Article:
|Category:||Interview - Internet||Publish date:||11/28/1994|
|Source:||dailybruin.com (United States)||With:||Greg Graffin|
Against the grain
by Robert Stevens
dailybruin.com, November 28, 1994
Against the grain
Sure, Bad Religion's lead singer Greg Graffin (above center) has been blasting angry, loud and socially relevant music for 14 years for any punk fan that much is obvious. But did you know that he TA'd UCLA evolution classes? Graffin speaks to The Bruin about his not-so-different punk and Ph.D. lives.
By Robert Stevens
Daily Bruin Senior Staff
It's pretty safe to say that UCLA has never seen a more punk TA than Bad Religion's lead vocalist Greg Graffin.
And if you asked the students who took his comparative anatomy, evolution, paleontology and physiology discussion sections about it, they probably wouldn't even care.
"The day I walked onto campus the band was pretty well known. I always kept it separate though," Graffin says. "My students who knew about the band were relatively few and even so, they weren't that impressed because they're at UCLA to learn, thankfully, and they aren't there to talk about slam-dancing."
Graffin, who is currently earning a doctorate in biology at Cornell University, and from 1984-90 received his undergraduate and graduate education at UCLA, will be playing with his veteran punk band of 14 years at the first night of KROQ's Acoustic Christmas and for two nights at the Santa Monica Civic Center.
Probably not a surprise to most people, conversing with Graffin, even over the phone, is a lot like going to a professor's office hours. Articulate, well-spoken and simply put, smart. Graffin knows a lot about a lot and loves to speak about his work, his life, and even his alma mater.
All things considered, it makes sense that Bad Religion would amount to more than your typical punk band.
Conceived in 1980, Bad Religion, whose name was inspired by the rise of Reaganism and the "700 Club," has spent nearly a decade and a half intentionally provoking thought in its listeners' minds and unintentionally inspiring bands like Offspring and Green Day to make punk music what it is today a mainstream success story.
All this and homework too it didn't make for an easy ride.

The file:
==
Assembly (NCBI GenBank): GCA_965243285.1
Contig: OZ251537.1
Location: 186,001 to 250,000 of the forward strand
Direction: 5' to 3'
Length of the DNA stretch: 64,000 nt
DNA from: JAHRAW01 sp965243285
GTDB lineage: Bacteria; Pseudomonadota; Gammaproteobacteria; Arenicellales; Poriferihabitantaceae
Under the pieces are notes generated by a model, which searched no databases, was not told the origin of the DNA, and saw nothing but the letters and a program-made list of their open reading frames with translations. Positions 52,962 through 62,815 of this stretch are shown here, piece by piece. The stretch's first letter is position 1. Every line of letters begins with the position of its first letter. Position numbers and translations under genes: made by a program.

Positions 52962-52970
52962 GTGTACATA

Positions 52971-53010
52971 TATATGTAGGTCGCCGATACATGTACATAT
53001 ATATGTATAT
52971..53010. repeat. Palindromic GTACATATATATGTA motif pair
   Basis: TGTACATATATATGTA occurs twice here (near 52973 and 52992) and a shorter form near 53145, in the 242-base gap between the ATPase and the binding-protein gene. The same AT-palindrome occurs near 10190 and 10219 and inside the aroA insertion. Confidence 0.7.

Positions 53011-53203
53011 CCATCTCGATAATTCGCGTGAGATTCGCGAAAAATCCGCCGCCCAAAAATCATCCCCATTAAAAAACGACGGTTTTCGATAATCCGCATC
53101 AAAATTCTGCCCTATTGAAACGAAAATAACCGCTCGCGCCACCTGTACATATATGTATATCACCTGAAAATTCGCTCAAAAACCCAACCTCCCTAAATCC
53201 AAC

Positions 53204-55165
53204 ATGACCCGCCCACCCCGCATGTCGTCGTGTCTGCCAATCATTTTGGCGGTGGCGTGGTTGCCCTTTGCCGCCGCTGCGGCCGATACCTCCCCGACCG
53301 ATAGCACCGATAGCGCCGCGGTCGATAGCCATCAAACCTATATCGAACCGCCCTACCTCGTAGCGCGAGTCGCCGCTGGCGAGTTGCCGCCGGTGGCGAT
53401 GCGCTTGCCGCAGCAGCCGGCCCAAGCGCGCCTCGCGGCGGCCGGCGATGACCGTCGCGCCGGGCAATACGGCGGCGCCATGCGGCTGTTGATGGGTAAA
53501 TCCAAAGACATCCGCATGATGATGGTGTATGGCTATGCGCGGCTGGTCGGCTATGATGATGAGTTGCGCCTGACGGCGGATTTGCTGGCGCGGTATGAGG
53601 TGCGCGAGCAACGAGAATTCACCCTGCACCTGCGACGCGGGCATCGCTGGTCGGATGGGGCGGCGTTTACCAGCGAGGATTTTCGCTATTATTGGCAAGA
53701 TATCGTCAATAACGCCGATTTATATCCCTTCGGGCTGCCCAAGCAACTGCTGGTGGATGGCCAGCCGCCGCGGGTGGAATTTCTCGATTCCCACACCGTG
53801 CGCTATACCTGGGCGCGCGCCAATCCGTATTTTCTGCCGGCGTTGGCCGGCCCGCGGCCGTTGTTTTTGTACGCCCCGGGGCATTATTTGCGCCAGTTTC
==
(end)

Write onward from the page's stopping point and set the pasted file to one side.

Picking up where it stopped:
While a student at UCLA, Graffin was forced to take a third job. During his stay in Westwood, the punk frontman remained behind the scenes as the staff sound engineer mixing sound for concerts that came to the Cooperage, Kerckhoff and Royce Hall.
"Well, back then Bad Religion wasn't nearly as lucrative as it is today," Graffin says. "I'd play shows on the weekends occasionally and make some spending cash but yeah, I definitely needed a job because I'm still paying off my student loans."
Seven albums and one major label deal later, Bad Religion has ascended to heights that the small local band with the cult-following never could have imagined. "I never thought that I'd be making more money than any professor in the country by playing music, that's for sure," Graffin says.
And has Graffin spent his newfound funds on a Ferrari and mansion in Beverly Hills?
"I don't have a muscle car like every punker in L.A. that's a little cliche. I drive family vehicles. I have a GMC Suburban and a Pontiac Bonneville," he says.
"I have a sticker on one that says, 'School's open, drive carefully.' My wife's a teacher."
"That's punk, isn't it?" Graffin continues. "When it started, punk was all about individuality, not being able to predict what someone did based on their actions or their fashion, and I've sort of devoted my life to it."
"What could be more punk than living in a beautiful house in upstate New York driving a GMC Suburban that says, 'School's open' and being able to pay for all of that with albums that say, 'Fuck Armageddon, this is hell?'"
And to look at it from that paradigm, nothing could be more punk than Graffin's most recent and important work at Cornell University, his doctoral thesis about the evolution of bone tissue
After finally completing the necessary course load, the Bad Religion vocalist still needs nine months of consecutive studying to prepare for oral exams and the final presentation of his thesis.
While teaching, Graffin's favorite part of Cornell's requirements, ended for him last year, he still takes pride in educating through Bad Religion's lyrics.
"I love teaching," he says. "It's not much different from singing in a punk band. You get to share ideas with people and you get to hear feedback on those ideas."
"I believe that if people were more educated there wouldn't be half the problems because people would be more content with their lives, they'd think of themselves as having some value, they'd better be able to put themselves in a global perspective, which very few people can do," Graffin says. "Most people can't even see outside the little 10-square-block area they live in."
But as Graffin gets swept away into the world radio popularity, lyrical education and vertebrate evolution, does he ever think about his old school? "Oh, hell yeah! You always feel a sentiment to your alma mater. And some of my greatest advisers went to UCLA," he says.
Not to mention the fact that some of Graffin's greatest meals were eaten here too. "What did I particularly like? Oh the burritos at the Cooperage were good. And they're still pretty good because I went back there not too long ago," he says.
"And say 'hi' to the Bombshelter for me (too)," Graffin says. "If that same old bitter woman works there tell her to 'fuck off.' I saw her everyday at lunch for six years."
Eating at the Bombshelter what could be more punk?
CONCERT: Bad Religion at the Santa Monica Civic Auditorium Dec. 16 and 17. For tickets call Ticketmaster (213) 480-3232. Also appearing at KROQ's sold out Acoustic Christmas on Dec. 10.
German transcript updated
English transcript added
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